When we bring a small dog home, we’re more focused on the tricks they learn and the things that make them happy and comfortable. Especially with new owners, a new pup’s diet may take a backseat. But understanding the nutrition for small dog breeds is essential to their overall wellbeing.
Every dog breed is different. What may be considered highly nutritious to some breeds may not hold the same value for others. Knowing what and how much nutrients your dog needs can be the key to keeping them healthy.
Nutrition for Small Dog Breeds – The Basics
Dogs are not strictly carnivores. They may have descended from wolves but they don’t share the same needs, requirements, and wants as their ancestors.
What do you feed them, then?
Small dogs are fairly distant from their wolf ancestors when it comes to their dietary preferences and digestive structure – so what nutrients do small breed dogs need?
To survive, dogs need a specific blend of dietary components. Carbohydrates, Fats, Minerals, Proteins, Vitamins, and Water are the 6 essential nutrients dogs need to stay in prime health.
The nutritional needs of a dog can be determined by taking into account its size, breed, and its stage in life, among other factors.
When you have a small dog, it’s easier to give into myths and feed them a diet comparatively smaller than big dog breeds. That’s far from the case.
Small dog breeds may require more calories per pound as compared to their large breed counterparts.
If you’re wondering why it’s because smaller pups can burn through a meal in a matter of hours thanks to their high metabolic rates. This means that a small-breed pup should be given a calorie-rich diet three to four times a day.
Let’s look at the six nutrients needed to keep your small dog in prime health:
Dogs are pretty resilient animals – anyone who’s cared for a stray can tell you that. They can survive a massive loss of body fat and proteins, and still, keep going.
However, what about when it comes to water? Losing as little as 10% of their body’s water weight can be detrimental to their survival.
An adult dog’s body is made up of 50-60% water while a puppy is about 80% water. How much water do they need, daily? The thing is, you don’t have to worry about giving your dog too much water to drink as dogs tend to drink just the right amount needed as long as they have easy access to drinking water.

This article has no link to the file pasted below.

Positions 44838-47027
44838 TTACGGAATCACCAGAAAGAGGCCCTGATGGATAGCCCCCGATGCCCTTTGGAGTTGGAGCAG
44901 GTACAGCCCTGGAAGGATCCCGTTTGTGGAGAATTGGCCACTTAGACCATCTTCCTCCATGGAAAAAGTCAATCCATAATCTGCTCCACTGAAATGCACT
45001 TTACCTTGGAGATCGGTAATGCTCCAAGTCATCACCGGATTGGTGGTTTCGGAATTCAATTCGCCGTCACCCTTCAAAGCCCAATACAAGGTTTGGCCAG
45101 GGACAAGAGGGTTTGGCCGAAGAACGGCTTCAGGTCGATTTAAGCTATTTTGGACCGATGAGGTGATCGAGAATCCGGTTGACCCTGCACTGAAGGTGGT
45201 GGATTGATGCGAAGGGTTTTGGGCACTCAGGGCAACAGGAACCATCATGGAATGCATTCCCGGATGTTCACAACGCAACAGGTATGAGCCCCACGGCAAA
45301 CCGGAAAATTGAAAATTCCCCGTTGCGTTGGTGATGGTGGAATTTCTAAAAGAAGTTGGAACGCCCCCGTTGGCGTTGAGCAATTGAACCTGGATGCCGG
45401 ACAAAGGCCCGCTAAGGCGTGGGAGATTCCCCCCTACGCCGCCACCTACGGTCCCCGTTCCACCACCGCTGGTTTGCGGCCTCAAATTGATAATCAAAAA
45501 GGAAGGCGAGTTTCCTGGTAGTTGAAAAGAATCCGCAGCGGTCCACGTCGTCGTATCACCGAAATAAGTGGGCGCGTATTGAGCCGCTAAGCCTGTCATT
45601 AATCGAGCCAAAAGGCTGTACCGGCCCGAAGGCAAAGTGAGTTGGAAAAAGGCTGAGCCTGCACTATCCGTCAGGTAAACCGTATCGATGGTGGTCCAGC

Why Is It Important?
Nobody can survive without water. It’s a life-breathing elixir. From helping regulate body temperature, dissolving and transporting nutrients to different parts of the body, and flushing out waste secretions from the body, water carries out important functions for almost every lifeform.
Your dog should always have access to water. While canned dog food does contain some amount of water, it’s not enough. To stay on the safe side, fill your dog’s water bowl with water straight from the tap – this will let them lap up a drink whenever they feel thirsty.
Vitamins are complex organic molecules that are required in low concentrations for dogs both big and small. In tandem with other nutrients, they help build muscles and bones, keep bodily systems in prime condition, and even help fight off disease. Needless to say, topping off your pooch’s diet with vitamin-rich foods will keep them healthy and happy – although dogs can actually synthesize a few, such as Vitamin C, all by themselves.
Vitamins can be classified as:
Water-soluble vitamins are generally classified as B Vitamins. As these vitamins are not stored in the body, they need to be consumed daily. Water-soluble vitamins don’t contribute to energy. Their main function is to regulate metabolism and they aid a large variety of functions in the body.
Some of the major water-soluble vitamins are:
- Thiamine (B1): Regulates energy and carbohydrate metabolism.
- Riboflavin (B2): Helps facilitate enzyme function.
- Pantothenic Acid (B5): Facilitates energy metabolism.
- Pyridoxine (B6): Helps generate glucose and is responsible for red blood cell and nervous system function.
- Folic Acid (B9): Plays a crucial role in amino acid and nucleotide metabolism. It also plays a role in mitochondrial protein synthesis.
Vitamin A, D, E, and K are examples of fat-soluble vitamins. They help in cell function, metabolism, fetal development, etc.
- Vitamin A: Improves the immune system, reproduction, vision, and growth.
- Vitamin D: Is involved in the regulation of calcium in the body.
- Vitamin E: Is a biological antioxidant. It also plays a role in reproduction.
- Vitamin K: Acts as a clotting agent in the blood.
Vitamins help build bones and keep your dog strong. That doesn’t mean you should give them supplements for the same. Adding supplements to an already balanced diet may create imbalances – so try to simply keep your dog’s diet varied and ensure that you’ve covered all the bases.
Unless advised by a veterinarian, steer clear of vitamin supplements as they can potentially be dangerous for your dog.
Why Are They Important?